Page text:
problem. The ARG needs a description of whatever it is that is hard or
impossible to do in current Ada. A proposed solution is fine but not required.

We need a problem statement so that we can judge whether a proposed new feature
is worth the implementation effort and additional complexity in the Standard.
The stronger the problem, the more effort and complexity that we would allow.

> Given variable V, the compiler already knows the type, therefore it 
> should be trivial to implement.

Depends on your definition of "trivial". I don't think it would be hard,
but:
(1) "Type" is a reserved word, so syntax grammar changes would be required.
(2) Pedantic: Ada doesn't allow naming of types, only of subtypes. Moreover, a
subtype is necessary to declare an object or the like. So this should really be
O'Subtype, which would have the added advantage of carrying the constraint (if
any) along. Thus:

    V : Integer range 1 .. 10;
    W : V'Subtype;

(3) The prefix of this attribute would require evaluation. For instance, if you had:

    function F return Natural;
    type A is array (Natural range <>) of Integer;
    V : A(1..10);
    W : V(F)'Subtype;

The function F would have to be called when the prefix of 'Subtype. (It's true
that the compiler could use 11.6 to eliminate this evaluation, since the result
would have no bearing on the effect of the program, but that's not the canonical
semantics but an optimization.) We would definitely want this to work similarly
to O'Size, where the prefix is definitely evaluated (whether or not it has any
effect on the result).

This would mean that evaluations would occur in places where they previously
were not allowed. For instance, Ada's rules prevent writing anything that needs
to be evaluated in a subprogram profile:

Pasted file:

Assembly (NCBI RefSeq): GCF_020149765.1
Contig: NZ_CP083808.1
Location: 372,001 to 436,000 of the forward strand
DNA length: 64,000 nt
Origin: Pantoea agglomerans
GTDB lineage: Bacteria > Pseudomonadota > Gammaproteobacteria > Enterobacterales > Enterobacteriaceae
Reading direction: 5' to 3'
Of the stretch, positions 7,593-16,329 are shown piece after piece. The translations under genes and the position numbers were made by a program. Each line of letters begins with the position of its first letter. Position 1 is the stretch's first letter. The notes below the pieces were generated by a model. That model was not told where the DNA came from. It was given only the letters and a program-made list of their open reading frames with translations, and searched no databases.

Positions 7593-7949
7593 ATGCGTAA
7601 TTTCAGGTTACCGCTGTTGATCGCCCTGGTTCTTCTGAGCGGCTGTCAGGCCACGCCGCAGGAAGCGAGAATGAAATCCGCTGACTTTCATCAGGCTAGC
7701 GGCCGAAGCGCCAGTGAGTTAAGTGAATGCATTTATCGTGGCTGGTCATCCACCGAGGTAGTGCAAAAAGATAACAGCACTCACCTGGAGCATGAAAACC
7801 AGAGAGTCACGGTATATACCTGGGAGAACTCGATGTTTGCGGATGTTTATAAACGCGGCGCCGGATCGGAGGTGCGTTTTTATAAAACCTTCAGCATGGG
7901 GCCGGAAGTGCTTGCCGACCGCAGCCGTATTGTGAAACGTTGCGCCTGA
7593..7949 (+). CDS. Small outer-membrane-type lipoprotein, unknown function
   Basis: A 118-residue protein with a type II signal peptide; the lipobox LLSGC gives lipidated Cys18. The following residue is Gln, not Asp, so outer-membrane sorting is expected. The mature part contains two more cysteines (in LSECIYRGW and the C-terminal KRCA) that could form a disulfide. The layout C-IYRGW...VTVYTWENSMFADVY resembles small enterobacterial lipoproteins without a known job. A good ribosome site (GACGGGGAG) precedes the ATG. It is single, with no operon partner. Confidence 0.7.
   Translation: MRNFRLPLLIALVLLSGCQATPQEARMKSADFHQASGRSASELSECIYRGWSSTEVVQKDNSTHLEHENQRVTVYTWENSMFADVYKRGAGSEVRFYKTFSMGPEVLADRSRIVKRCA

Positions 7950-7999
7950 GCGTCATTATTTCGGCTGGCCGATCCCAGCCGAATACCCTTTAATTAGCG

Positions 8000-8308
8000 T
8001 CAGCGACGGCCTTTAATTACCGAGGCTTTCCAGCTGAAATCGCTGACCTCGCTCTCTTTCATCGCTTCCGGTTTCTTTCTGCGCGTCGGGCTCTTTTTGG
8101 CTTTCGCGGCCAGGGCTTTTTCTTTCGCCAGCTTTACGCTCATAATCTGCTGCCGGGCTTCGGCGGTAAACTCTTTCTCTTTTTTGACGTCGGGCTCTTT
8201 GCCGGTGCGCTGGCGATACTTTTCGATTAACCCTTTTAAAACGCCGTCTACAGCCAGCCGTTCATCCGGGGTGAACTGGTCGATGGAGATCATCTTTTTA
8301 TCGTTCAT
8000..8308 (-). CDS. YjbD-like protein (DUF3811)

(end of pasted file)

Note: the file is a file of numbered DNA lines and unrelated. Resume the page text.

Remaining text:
procedure P (A : V(F)'Subtype);

We'd need to do something special in order the support this: (A) Allow it,
meaning a substantial implementation cost, along with requiring new rules for
conformance; (B) Make it illegal to use some or all 'Subtype attributes in
profiles and similar places [which would be an odd restriction]; (C) Make it
illegal to write any prefix to 'Subtype that would require evaluation [ditto];
(D) Define that the prefix of 'Subtype is not evaluated [which would be
different than most (all?) other attributes].

(4) I didn't even try to think of what this would mean in a generic body.
Especially for formal in out objects (where the subtype is not known in the
body).

> However, one
> pitfall is the case of altering the variable's declaration to cause 
> something legal to become illegal; example:
> 
>    declare
>     K : Integer;
>    begin
>     Ada.Text_IO.Put_Line( "Value:" & K'Type'Image(K) );
>    end;
> 
> -- changed to
>    declare
>     Type J is null record;
>     K : J;
>    begin
>     -- Invalid attribute "Image" is not applicable to records.
>     Ada.Text_IO.Put_Line( "Value:" & K'Type'Image(K) );
>    end;

That seems like the least of the problems.
 
> The 'Type attribute could be useful in reducing the number of 
> alterations needed when experimenting or testing, as shown above.
> Granted, that these are trivial examples and easily worked around.

This seems like a solution in search of a problem, to me. "could be useful"
is not a problem statement! We're not looking for cool ideas to add to Ada
-- everyone has plenty of those, but Ada is large enough without them. We're
looking for areas where Ada needs improvement.

****************************************************************